The Mitchell Administration is no closer to resolving the city's potential trash crisis than it was when it took ABC Disposal to court to force the company to honor its 10-year contract with the City.

Citing changes in the recyclables market overseas, ABC began billing the City in order to offset the increased cost of disposing of those recyclables. The Administration was correct to reject the new charges that were not a part of the contract the two parties signed five years ago.

ABC threatened to stop collecting the city's recyclables, a violation of the contract, but walked back the threat when the Administration sought a court injunction to enforce the terms of the contract. With the threat now off the table, the court determined there was no need for an injunction.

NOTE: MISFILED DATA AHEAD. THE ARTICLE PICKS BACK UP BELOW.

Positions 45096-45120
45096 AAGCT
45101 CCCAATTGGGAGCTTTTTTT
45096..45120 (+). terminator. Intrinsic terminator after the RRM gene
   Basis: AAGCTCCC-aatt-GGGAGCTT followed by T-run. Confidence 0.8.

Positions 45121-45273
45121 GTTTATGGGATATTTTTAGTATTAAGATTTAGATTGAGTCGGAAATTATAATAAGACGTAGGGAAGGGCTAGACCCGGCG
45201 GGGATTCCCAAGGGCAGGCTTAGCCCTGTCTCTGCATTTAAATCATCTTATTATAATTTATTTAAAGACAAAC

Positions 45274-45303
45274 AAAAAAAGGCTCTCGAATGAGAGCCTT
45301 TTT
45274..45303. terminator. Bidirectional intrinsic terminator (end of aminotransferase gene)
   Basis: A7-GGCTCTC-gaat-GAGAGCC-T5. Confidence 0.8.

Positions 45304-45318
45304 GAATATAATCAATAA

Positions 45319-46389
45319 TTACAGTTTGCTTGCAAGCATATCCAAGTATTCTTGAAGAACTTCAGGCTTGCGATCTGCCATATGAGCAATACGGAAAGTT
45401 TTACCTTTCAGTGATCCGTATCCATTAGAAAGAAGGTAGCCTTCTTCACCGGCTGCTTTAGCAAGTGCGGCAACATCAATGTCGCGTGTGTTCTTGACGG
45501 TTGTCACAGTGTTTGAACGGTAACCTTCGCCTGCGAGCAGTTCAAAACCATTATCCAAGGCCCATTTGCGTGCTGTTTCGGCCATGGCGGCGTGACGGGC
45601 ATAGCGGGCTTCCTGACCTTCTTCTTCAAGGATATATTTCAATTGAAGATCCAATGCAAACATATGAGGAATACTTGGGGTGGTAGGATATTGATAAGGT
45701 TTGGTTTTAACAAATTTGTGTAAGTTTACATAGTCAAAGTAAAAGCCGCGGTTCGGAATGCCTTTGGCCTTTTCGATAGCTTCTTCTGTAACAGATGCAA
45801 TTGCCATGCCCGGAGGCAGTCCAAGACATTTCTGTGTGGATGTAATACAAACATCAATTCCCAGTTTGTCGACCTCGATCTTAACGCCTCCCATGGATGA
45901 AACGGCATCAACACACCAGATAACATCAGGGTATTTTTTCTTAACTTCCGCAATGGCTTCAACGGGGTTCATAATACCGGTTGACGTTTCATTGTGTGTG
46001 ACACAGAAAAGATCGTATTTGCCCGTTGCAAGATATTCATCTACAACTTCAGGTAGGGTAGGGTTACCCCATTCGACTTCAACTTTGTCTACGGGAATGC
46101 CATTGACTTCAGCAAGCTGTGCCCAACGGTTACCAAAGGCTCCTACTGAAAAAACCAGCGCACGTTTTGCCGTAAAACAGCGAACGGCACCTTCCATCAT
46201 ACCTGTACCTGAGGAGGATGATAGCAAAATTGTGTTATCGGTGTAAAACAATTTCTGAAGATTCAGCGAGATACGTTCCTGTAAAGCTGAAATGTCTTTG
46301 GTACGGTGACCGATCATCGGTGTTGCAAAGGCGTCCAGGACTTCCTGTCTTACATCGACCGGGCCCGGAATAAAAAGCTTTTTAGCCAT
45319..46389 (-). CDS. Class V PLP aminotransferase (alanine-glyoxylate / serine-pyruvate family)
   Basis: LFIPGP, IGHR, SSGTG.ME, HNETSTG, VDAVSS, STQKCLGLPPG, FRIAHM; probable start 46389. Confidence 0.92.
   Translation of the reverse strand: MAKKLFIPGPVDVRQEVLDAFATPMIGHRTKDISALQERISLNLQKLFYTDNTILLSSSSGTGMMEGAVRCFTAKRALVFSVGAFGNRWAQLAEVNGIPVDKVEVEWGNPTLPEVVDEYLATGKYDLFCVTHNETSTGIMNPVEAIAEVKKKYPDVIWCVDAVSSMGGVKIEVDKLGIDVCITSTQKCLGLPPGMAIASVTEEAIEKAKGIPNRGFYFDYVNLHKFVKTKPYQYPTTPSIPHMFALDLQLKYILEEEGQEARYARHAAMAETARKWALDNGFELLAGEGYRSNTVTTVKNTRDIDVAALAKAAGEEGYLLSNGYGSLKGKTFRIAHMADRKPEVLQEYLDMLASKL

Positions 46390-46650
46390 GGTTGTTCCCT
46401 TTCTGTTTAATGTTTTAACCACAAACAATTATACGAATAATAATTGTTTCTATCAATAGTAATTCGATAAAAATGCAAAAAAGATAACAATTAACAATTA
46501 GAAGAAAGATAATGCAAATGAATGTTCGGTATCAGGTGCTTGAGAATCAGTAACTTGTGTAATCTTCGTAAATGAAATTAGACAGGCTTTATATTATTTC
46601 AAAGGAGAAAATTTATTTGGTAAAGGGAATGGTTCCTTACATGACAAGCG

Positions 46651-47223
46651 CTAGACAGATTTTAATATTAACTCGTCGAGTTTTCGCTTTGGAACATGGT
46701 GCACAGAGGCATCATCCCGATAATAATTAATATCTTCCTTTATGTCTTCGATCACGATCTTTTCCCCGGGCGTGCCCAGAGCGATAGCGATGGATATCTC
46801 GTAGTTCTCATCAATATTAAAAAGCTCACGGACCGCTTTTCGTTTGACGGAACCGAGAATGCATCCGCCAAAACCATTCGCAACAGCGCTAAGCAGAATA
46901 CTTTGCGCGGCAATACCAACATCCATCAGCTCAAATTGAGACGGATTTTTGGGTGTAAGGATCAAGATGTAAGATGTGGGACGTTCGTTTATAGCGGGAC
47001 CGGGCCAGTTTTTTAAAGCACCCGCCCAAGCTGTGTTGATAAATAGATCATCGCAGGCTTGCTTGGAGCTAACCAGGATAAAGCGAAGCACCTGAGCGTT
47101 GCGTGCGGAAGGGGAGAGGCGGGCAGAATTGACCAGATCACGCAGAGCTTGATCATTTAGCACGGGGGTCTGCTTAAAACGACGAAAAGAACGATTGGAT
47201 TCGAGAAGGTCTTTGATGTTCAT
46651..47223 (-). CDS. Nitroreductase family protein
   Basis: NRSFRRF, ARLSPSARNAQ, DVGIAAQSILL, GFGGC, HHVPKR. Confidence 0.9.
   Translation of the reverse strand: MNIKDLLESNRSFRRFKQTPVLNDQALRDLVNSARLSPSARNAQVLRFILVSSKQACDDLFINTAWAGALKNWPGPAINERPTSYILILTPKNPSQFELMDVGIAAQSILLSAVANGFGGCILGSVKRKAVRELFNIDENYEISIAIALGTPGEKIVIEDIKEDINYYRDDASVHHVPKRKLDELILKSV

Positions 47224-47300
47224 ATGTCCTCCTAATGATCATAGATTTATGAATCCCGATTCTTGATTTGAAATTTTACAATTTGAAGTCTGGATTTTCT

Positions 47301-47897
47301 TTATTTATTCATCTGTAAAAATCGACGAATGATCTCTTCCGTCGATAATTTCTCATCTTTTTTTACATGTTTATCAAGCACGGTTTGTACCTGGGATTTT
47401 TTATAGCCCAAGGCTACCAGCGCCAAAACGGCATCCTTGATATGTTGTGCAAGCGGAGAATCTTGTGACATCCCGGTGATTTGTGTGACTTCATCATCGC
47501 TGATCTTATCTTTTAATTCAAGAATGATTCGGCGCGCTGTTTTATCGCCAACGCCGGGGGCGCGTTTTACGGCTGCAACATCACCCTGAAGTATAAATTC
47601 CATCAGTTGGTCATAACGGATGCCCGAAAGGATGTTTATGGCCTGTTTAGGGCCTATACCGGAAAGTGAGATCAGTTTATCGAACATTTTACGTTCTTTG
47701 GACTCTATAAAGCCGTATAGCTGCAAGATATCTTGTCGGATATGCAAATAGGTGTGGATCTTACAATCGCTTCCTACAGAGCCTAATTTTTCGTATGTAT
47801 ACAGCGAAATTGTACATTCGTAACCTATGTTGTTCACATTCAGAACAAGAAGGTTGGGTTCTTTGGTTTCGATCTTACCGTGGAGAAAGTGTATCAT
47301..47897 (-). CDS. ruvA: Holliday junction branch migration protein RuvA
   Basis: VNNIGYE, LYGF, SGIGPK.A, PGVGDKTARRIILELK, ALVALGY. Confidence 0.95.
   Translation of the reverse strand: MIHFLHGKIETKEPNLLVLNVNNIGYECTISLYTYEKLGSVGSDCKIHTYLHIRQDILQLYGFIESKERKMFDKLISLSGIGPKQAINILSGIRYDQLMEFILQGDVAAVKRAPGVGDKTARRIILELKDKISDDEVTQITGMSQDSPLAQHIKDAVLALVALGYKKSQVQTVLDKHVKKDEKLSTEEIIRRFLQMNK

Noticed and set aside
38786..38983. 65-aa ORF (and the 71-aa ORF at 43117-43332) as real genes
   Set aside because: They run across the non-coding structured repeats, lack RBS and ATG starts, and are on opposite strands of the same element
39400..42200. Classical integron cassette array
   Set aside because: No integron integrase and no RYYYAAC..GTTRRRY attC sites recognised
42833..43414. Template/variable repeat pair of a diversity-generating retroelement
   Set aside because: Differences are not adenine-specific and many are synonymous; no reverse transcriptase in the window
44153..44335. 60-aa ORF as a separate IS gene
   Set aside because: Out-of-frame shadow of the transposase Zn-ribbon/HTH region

But, the matter is far from resolved. ABC says it will continue to charge the city for the added cost of disposing of the recyclables and expects to be paid. Mayor Jon Mitchell tells me he will not "write a blank check" to ABC, and continues to demand to see the company's books in order to determine whether the changes in the marketplace are resulting in a hardship for ABC, or if it is simply a matter of its profit margin being reduced.

The Administration is correct to challenge the cost increase, but is really in a no-win situation. Should the City break its contract with ABC and go with another vendor, the company would likely go out of business. The price of contracting with a new vendor would undoubtedly be at a considerably higher cost than agreeing to give ABC more money for the recyclables.

The two sides have a vested interest in working out a solution that does not involve a judge. One way or another, this is going to cost the people of New Bedford more money, but a reasonable approach could keep the cost increase to a minimum.